Resignation over uni letter claiming mātauranga Māori is 'not science’

By Will Trafford

A University of Auckland professor has resigned following a letter he and six other academics penned dismissing the role of Mātauranga Māori in science.

 Psychology Professor Douglas Elliffe is departing his role as acting dean of the psychology faculty after the letter published in the New Zealand Listener was widely rebuffed by fellow academics and university leaders.

The letter was in opposition to proposed changes to the Māori school curriculum that would ‘ensure parity for mātauranga Māori with other bodies of knowledge credentialed by NCEA’.

The group took issue with proposed changes, arguing mātauranga Māori shouldn’t be accepted as an equivalent to science. “It may help but it is not science,” the group said.

The scientists also opposed a course that the ministry says would promote ‘“discussion and analysis of the ways in which science has been used to support the dominance of eurocentric views (including its use as a rationale for colonisation of Māori and the suppression of Māori knowledge.)”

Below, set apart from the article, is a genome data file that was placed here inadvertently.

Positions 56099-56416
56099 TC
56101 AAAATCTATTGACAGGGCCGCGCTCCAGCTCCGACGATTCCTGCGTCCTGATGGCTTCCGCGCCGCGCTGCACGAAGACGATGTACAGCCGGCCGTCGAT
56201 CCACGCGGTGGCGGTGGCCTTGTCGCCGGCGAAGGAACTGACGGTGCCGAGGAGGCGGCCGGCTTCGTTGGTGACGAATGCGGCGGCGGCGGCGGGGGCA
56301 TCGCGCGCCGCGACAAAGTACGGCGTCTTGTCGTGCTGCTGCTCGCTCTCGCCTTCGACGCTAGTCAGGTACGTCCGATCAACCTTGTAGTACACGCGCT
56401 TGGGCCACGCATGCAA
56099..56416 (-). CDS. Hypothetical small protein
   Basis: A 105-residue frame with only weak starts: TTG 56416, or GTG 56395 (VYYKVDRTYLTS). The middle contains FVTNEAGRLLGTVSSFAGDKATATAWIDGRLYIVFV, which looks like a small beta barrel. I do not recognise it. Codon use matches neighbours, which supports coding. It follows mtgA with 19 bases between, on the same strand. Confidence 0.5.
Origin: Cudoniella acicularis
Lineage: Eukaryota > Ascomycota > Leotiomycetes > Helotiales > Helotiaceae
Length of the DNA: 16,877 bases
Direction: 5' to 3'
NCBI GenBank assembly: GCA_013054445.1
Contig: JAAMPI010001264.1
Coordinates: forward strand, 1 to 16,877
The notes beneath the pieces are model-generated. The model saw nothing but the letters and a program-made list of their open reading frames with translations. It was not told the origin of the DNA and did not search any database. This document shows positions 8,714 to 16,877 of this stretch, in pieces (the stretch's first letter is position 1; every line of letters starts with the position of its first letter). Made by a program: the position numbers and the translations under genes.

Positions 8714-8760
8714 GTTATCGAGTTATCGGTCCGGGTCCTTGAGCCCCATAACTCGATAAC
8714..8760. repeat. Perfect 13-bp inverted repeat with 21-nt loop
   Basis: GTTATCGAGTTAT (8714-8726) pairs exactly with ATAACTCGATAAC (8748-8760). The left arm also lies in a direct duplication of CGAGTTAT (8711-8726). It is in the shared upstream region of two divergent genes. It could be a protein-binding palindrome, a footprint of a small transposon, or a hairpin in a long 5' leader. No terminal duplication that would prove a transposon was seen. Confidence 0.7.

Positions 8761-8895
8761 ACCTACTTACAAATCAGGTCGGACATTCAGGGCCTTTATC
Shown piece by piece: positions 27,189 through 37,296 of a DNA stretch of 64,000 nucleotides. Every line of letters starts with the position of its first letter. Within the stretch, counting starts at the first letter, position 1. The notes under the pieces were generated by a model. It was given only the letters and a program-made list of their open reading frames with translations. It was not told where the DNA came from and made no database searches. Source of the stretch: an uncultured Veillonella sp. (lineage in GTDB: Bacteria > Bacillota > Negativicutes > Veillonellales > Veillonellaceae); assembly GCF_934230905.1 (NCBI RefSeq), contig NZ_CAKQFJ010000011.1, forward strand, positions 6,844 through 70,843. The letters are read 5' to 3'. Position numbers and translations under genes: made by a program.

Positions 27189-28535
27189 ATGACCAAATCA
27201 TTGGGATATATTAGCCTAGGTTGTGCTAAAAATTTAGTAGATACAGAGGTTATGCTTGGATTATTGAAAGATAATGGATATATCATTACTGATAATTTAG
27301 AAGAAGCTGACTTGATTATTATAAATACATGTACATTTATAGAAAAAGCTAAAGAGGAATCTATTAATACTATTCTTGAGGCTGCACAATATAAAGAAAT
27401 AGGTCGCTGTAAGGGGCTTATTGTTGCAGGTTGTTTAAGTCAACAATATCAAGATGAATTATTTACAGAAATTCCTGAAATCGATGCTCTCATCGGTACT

The group claimed science is "universal" and "not especially western".

Western thinking

Those views were condemned in a response by other scientists, including prominent epidemiologist Professor Siouxise Wiles.

Wiles’ group argued the claim that “science itself does not colonise” and is “universal” ignores colonisation, racism, misogyny, and eugenics,  all ideas which have been championed by scientists in the past.

Associate Professor Ocean Mercier whose work focuses on how mātauranga and science interrelate says the incident is an example of how modern-day scientific thinking is dominated by western frameworks and thinking.

“I think if there is one thing this particular incident reminds us of is that there is a need to decolonise first, to decolonise the science systems before we can create a safe space for mātauranga and indigenous knowledge. This is a reminder that this space is not completely safe,” she said.

University of Auckland vice-chancellor Dawn Freshwater has issued a response condemning the stance of the seven academics saying “While the academics are free to express their views, I want to make it clear that they do not represent the views of the University of Auckland.”